AND yes now I do want a Bronze sword of my very own.

"Our life is what our thoughts make it"
-Marcus Aurelius

"Those who make peaceful revolution impossible will make violent revolution inevitable."
-John F. Kennedy
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Jean Thibodeau




Location: Montreal,Quebec,Canada
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PostPosted: Mon 17 May, 2004 10:16 am    Post subject:         Reply with quote

Gordon;

I meant "Western" in the wide sense of european in opposition to "Asian", but your comment about Hollywood western being similar is quite valid.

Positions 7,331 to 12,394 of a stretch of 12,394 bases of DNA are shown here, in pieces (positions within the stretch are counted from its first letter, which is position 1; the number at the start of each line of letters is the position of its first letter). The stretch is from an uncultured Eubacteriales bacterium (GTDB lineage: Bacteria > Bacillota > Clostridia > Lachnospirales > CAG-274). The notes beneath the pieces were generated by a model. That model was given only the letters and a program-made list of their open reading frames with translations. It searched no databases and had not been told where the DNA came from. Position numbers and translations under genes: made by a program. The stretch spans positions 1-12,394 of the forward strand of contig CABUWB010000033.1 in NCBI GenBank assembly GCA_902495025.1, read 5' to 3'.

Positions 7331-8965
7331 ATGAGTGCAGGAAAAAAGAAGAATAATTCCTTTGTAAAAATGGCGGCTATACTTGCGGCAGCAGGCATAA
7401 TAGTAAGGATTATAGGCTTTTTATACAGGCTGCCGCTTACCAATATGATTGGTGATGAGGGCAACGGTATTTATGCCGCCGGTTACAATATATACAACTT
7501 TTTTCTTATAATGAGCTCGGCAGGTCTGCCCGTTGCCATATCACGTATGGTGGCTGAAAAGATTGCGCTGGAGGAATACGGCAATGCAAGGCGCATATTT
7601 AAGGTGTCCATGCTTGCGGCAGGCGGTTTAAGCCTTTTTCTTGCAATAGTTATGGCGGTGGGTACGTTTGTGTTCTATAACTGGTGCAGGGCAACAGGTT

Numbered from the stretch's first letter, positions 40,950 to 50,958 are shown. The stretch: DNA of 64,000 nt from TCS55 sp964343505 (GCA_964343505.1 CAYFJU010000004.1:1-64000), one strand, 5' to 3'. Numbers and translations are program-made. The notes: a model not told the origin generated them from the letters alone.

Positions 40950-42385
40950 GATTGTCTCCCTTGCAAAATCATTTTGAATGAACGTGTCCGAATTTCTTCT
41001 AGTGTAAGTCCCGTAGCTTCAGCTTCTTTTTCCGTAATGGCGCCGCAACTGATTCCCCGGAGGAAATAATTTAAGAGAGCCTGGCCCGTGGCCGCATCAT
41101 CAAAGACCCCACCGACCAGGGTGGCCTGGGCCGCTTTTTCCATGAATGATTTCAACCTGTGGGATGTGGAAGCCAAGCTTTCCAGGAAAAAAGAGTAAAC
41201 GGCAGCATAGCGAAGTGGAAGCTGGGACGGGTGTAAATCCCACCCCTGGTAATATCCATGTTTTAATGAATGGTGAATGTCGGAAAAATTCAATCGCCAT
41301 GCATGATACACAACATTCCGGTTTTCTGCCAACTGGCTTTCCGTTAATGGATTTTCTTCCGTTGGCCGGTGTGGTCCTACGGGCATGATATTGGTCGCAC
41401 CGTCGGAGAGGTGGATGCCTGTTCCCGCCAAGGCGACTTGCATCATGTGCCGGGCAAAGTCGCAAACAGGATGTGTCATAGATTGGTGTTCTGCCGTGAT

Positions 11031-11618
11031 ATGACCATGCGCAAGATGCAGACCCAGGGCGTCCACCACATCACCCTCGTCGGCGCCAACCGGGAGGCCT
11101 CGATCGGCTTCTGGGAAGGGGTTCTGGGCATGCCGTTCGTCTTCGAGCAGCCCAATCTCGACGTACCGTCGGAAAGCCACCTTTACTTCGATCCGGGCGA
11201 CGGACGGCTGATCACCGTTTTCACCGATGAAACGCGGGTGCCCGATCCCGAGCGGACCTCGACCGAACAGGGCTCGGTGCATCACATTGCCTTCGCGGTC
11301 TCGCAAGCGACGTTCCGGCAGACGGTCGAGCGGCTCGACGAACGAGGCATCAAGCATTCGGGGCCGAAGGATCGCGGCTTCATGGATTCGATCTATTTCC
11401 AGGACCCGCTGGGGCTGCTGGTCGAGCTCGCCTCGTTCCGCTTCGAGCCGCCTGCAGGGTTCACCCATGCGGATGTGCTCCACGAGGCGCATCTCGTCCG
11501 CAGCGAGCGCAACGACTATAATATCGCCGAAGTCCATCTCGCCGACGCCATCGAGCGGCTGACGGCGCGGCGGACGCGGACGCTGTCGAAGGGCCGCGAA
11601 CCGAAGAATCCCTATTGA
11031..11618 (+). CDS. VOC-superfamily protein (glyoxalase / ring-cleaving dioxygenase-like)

Now they did change the story somewhat: No Gods actively involved in the story and a ten year siege becomes a week at the beach.
No spoillers. but I am sure that an accademic purist would see many changes from the "Homer" original.

You could see this movie as what might have happenned and later reported in "Homers Epic" poem based on a long verbal tradition with reporting errors.

Taken as, based on the Illiad, the story stands on it's own.
If seen as, THE ILLIAD, then no it isn't.

You can easily give up your freedom. You have to fight hard to get it back!
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Bill Tsafa




Location: Brooklyn, NY
Joined: 20 May 2004

Posts: 599

PostPosted: Sun 23 May, 2004 8:36 pm    Post subject:         Reply with quote